On July 16, 1984, John M. Pieper—founder of Pieper Bar Review—was featured in a New York Times article about the company’s growth, his passion for law, and his unique teaching methods. Though there were (and still are) several other bar review courses available to students, this article highlights Pieper’s ability to stand out from the crowd. Even after almost 32 years, Pieper Bar Review still does.
The article opens with John’s motivational send-off on the last day of class before the bar exam, encouraging his students to keep studying and wishing them luck. His words are well-received, as his conclusion is met with cheers. Though the preparation experience leading up to this point was grueling to say the least, students seemed grateful for their time they spent with him.
Pieper Bar Review started in 1975, less than a decade before the Times followed up with its article. In that short time, the number of students thankful for Pieper’s services increased exponentially. Its first course included just over 20 students, but by 1984, more than 1,500 Pieper students were anxiously preparing for the July New York State Bar Exam (since the Uniform Bar Exam didn’t yet exist).
Since then, Pieper has successfully helped multiple generations of lawyers pass the bar exam, and from the reactions of those students in that Manhattan Community College classroom back in 1984, it’s easy to see why: Pieper cares.
A Love for the Law
In 1984, John had not only passed the bar exam in New York, but several other states, including Arizona and Massachusetts. He is now proud to say that he’s passed the Multistate Bar Exam in more than 30 jurisdictions. It’s clear that he doesn’t just enjoy teaching—he wants to put his own legal knowledge to the test.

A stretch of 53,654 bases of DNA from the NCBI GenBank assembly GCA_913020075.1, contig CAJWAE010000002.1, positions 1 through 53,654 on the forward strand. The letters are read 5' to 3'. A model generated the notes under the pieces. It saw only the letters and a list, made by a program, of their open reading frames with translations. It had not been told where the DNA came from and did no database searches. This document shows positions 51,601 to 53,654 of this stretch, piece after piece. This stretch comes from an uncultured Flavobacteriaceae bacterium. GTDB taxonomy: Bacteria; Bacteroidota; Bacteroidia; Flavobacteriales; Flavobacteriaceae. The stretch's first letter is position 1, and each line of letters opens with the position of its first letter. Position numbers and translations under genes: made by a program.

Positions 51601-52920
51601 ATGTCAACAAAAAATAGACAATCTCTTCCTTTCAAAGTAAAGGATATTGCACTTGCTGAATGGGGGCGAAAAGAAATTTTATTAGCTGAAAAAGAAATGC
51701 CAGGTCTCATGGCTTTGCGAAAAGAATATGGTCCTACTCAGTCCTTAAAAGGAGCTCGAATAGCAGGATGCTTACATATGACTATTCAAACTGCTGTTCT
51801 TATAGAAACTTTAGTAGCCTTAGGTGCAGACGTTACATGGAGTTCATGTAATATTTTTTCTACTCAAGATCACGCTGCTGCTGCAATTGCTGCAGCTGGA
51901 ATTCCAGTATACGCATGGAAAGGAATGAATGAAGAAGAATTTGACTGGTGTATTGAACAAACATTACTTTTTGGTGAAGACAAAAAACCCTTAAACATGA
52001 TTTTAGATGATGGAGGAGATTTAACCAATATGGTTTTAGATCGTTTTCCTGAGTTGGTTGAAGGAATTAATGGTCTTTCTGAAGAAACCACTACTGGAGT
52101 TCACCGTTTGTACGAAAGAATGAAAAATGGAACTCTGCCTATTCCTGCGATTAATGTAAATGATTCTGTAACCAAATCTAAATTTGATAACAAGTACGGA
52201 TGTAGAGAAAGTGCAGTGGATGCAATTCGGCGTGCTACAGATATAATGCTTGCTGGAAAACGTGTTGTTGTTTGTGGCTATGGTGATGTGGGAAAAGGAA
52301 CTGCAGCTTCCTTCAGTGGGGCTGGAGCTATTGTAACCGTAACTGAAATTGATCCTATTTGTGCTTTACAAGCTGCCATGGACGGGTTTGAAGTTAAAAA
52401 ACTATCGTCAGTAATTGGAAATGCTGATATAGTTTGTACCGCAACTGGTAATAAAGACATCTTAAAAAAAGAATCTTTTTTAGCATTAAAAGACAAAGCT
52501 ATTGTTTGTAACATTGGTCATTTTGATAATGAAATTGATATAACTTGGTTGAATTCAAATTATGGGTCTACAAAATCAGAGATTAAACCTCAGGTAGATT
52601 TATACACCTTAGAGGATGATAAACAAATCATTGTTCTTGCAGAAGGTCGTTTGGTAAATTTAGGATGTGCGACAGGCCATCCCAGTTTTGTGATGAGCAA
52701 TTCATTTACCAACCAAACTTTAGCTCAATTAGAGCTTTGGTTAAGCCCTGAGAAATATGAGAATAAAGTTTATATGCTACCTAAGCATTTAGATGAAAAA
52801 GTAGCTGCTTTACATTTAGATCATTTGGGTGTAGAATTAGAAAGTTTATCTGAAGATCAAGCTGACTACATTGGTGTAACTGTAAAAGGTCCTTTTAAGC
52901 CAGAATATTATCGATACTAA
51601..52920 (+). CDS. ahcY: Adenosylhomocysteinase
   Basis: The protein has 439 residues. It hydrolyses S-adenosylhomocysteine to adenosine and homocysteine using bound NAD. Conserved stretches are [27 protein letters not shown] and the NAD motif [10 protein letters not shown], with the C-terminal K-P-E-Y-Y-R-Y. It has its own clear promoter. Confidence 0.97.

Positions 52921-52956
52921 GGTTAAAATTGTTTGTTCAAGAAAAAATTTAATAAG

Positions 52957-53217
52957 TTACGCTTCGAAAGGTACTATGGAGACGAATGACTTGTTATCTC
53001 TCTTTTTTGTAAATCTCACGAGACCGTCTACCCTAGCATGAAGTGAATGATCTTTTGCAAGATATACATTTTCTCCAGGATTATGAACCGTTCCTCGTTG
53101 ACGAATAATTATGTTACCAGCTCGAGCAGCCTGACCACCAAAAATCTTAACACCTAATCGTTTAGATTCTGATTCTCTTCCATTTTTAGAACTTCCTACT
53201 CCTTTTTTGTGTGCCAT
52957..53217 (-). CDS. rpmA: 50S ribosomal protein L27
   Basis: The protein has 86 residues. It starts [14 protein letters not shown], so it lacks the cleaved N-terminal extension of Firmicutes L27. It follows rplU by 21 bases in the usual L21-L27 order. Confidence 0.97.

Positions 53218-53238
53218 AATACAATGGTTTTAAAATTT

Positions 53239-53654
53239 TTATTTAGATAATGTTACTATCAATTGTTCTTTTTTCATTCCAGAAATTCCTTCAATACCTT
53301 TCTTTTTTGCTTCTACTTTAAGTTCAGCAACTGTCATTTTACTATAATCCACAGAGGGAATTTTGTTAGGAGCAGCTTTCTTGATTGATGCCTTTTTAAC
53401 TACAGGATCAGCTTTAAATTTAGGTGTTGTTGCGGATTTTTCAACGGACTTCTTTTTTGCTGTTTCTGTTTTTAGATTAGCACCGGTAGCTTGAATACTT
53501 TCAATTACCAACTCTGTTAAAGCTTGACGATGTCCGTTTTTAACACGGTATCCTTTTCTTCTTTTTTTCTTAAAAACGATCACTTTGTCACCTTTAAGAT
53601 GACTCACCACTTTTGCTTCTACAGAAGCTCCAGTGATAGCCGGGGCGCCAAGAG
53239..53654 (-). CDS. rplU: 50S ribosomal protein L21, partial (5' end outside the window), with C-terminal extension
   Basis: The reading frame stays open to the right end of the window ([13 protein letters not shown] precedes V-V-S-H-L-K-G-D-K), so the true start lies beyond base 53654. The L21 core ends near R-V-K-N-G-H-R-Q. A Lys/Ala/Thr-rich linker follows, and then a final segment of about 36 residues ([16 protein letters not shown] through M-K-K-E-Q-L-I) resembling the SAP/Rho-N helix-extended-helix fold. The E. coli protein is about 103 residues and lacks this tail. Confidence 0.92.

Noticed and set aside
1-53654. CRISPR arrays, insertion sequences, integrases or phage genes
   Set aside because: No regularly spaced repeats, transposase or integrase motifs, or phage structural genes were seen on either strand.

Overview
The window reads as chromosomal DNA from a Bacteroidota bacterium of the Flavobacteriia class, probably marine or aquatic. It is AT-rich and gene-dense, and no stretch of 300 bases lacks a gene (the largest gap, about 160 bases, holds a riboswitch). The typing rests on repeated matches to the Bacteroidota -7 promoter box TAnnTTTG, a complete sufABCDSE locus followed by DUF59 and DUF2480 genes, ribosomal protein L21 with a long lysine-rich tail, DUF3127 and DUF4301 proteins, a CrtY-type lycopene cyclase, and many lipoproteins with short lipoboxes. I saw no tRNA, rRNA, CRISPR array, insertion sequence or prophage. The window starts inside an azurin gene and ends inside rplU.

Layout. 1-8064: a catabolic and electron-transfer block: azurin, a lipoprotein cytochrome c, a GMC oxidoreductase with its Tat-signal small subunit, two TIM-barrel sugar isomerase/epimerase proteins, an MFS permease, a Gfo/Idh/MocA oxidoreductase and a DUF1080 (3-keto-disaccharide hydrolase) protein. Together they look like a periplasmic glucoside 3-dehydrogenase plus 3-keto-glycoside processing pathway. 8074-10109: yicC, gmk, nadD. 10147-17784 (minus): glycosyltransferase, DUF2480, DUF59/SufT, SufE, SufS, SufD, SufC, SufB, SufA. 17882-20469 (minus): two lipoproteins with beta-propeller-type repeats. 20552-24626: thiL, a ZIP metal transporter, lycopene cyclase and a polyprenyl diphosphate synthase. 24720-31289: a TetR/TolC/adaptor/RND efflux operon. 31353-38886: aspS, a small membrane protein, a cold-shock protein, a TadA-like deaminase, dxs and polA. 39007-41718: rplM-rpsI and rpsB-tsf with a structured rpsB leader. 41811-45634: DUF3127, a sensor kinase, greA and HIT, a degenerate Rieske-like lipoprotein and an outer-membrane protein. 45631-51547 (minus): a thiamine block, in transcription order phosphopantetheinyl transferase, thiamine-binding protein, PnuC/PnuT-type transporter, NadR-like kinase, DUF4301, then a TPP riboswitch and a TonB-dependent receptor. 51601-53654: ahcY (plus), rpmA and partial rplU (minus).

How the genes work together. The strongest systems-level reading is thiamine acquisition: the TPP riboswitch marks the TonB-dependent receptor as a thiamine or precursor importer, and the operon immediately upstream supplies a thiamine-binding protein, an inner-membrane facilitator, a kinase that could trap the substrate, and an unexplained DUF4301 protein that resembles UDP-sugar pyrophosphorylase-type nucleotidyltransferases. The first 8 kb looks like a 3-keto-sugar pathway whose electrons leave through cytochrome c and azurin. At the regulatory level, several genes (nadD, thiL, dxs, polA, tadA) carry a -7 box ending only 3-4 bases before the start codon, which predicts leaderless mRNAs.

His passion for everything law-related, as well as his ability to connect with his students through his own bar exam experiences, is what makes Pieper different.
The Times emphasizes the amount of work and stress that students endure during a bar review course—which most certainly has not changed—stating, “For most law students, it is the last clear chance to learn everything that law school failed to teach them, an excruciating and expensive but essential task that taxes mind and body.”
Every study session counts. Every lesson has to be effective. Every “‘rule’” needs to be noted.
John’s lectures include more than a thousand “‘rules’” for students to know. As he explains each one, they furiously take notes. So much information is covered that one student “had 1,043 pages of notes by the end of the last class,” the article said. But the students are not just expected to memorize this material, they’re supposed retain it through clever mnemonic devices he created that are useful for both bar examinees and the lawyers they will become. (You’ll never see the word “sparkle” the same way again.)
Students depend on John Pieper for more than just teaching them bar exam material, but for moral support as well. The article explains how he “guides them, soothes them, suffers with them, flatters them, advises them, exhorts them, humors them and holds their hands over the last hurdle before they enter the practice of law.”
Christine Edwards, a student mentioned in the article, praised his teaching methods, summing up what Pieper stands for in just one sentence: “He’s more than just a coach—he’s a guru.”
All in the Family
Today, John is joined by his two sons, Troy and Damian, who share his enthusiasm and his knowledge about the law.
Although they were young when the Times article ran, the boys were still involved in the business—through their father’s creative lesson plans. Students got to hear all about how they hypothetically “rob banks, break contracts, write libelous statements and fall on badly maintained sidewalks” so John could use their examples in his classroom instruction. These days, those examples won’t fly because Troy and Damian are also teaching new generations of students with their father.
Some Things Never Change—Nor Should They
A lot has changed since the Times article appeared—does anyone actually use a portable word processor anymore?— but John, Troy, Damian and the rest of the Pieper team are constantly staying up-to-date on legal news so they can share their expertise with their students, proving time and time again that Pieper is the bar exam “guru.”